About a month before his tour was over, he wrote an e-mail that brilliantly summed up the entire situation. It got forwarded around to a large circle of friends and coworkers, and regardless of people's political slants, it was well-received to say the very least. After one of us in the drinking party mentioned the e-mail, and complimented him on it, someone mentioned this blog, and that it would be a good read for anyone here. He told me that I could post it, so I thought I'd share it with all of you. It puts a personal touch on what the media has portrayed to be a very impersonal war.
It has been an incredibly long time since this whole thing started and email is a very poor medium to discuss what I have seen, done and feel but oh well.
I am about 34-37 days from getting on a plane and going home. I am currently on what I hope is my last trip into Iraq. I went home for R and R in early June and since I arrived back in theater around the 27th of June, I have been on the road nearly non-stop.
This place does strange things to the mind. I have become a superstitious person, I wear the same 2 uniforms and the same boots over and over again I guess I figure that since I haven't died wearing them yet, they must work.
Most other facets of life also have the same stamp of ritual which is both mundane and bizarre at the same time. I wonder if part of my reluctance to email updates is related to my superstition about not discussing anything bad or good here so I dont 'jinx' myself? I guess I will find out now.
I am constantly reminded that the conventional wisdom here is that most soldiers die in the first few weeks or the last few weeks they are here. This is attributed to inexperience in the beginning and distractions in the final few weeks. This is reinforced by the recent death of 7 soldiers in our battalion (all recent arrivals) in the last month in three separate incidences. Three of these soldiers burned to death in a horrible accident - may God give them the peace that escaped them in their final moments. The only (only?) 2 deaths on missions for our platoon involved third parties and both casualties ironically were individuals on their last trip in Iraq before going home. How incredibly tragic to go through all of this and then not make it home.
Personally, I laughed loudly the first time I was shot at - on Valentines Day. However, the humor of that day has escaped me the past few months and has been replace by a low grade fear I would most compare to the sensation of a bruise. Not a sharp pain but constant and subtle, one of the reliable reminders that bad things happen here.
This fear typically reaches a crescendo during our safety brief before we leave Scania, the last stop before Baghdad each mission. Recently, a typical briefing on activity the previous 24 hours sounds something like this; "Small arms fire at 3Alpha, 5 Alpha, 7 Alpha, 8 Alpha, 11 Alpha, 20 Alpha, 21 Alpha, 24 Alpha, 25 Alpha, 28 Alpha, 30 Alpha, and 35 Alpha. IEDs at 7 Alpha, 11 Alpha, 18 Alpha, 19 Alpha, 20 Alpha, 21 Alpha, 28 Alpha, 30 Alpha, 32 Alpha and 39 Alpha. A blocked ambush at 20 Alpha. Be alert, any questions?". Each numeric location corresponds to a landmark which is typically an overpass or bridge. My fantasy response is "Cocktails anyone?" It is strange but when we are actually driving the fear gives way to excitement and boredom depending on the night.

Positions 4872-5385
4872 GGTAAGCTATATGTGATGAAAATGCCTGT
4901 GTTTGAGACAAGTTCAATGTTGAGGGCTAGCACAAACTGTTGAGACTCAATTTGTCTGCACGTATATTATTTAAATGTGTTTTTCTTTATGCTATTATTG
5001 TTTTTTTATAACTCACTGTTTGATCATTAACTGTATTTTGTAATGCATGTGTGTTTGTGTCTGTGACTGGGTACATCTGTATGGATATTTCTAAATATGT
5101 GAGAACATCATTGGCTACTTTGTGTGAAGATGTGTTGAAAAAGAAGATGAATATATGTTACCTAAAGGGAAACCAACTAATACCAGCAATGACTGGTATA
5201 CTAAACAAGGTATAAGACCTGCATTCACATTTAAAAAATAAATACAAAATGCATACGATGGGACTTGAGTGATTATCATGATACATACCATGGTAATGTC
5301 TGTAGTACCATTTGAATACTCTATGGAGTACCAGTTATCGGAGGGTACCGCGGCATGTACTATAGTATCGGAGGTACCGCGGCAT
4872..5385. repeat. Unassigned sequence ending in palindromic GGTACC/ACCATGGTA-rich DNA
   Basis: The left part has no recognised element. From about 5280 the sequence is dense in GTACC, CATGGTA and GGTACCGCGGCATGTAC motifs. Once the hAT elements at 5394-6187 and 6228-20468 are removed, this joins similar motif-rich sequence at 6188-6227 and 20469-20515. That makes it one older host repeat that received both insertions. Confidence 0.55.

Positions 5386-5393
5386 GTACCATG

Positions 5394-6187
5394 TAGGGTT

We generally carry new soldiers' equipment into Iraq and because of our vehicle design we are usually the soldiers responsible for taking battle damaged vehicles back to Kuwait for destruction or refurbishing. I have seen enough M1 Tanks and Bradley fighting vehicles cracked open like eggs to know that the light armor on our trucks would do very little to save us in the wrong circumstance. In fact, a month after the cab of our truck was armored, we hauled back a HET identical to our own with the identical armored cab that had been destroyed by an IED. I understand neither occupant survived.
I carry the strange guilt with me everyday that I have yet to actually fire a single round at the enemy although we have taken fire many times. The rules of engagement are such that it hasn't made sense for return fire and when we are attacked using IEDs there is almost never a target identified to shoot at anyway. I dont have a burning desire to kill a person but I definitely want to shoot at someone. I wonder what that means?
I have essentially given up trying to find IEDs as we drive. This country is a trashpit and who is to say what box or brush or hole hides explosives until you see the blinding flash. I have also given up finding answers to the hundreds of questions that pass through my mind during the dull and boring drives day after day. But this doesnt keep me from continuing to run them through my mind.
I have lost the ability to identify anything in life in terms of black and white, it seems like only shades of grey are visible anymore. The irony of a National Guard full of patriots but led by incompetents is a daily frustration. I hate AAFES - the closest thing to the company store of the past that remains in contemporary America. I miss using my brain.
My E7 Platoon Sargeant (leads a platoon of 60 soldiers) is a janitor in the civilian world but in this alternate realityof the military he is qualified to be responsible for 60 lives? Who is he talking to when he walks by himself (not kidding)?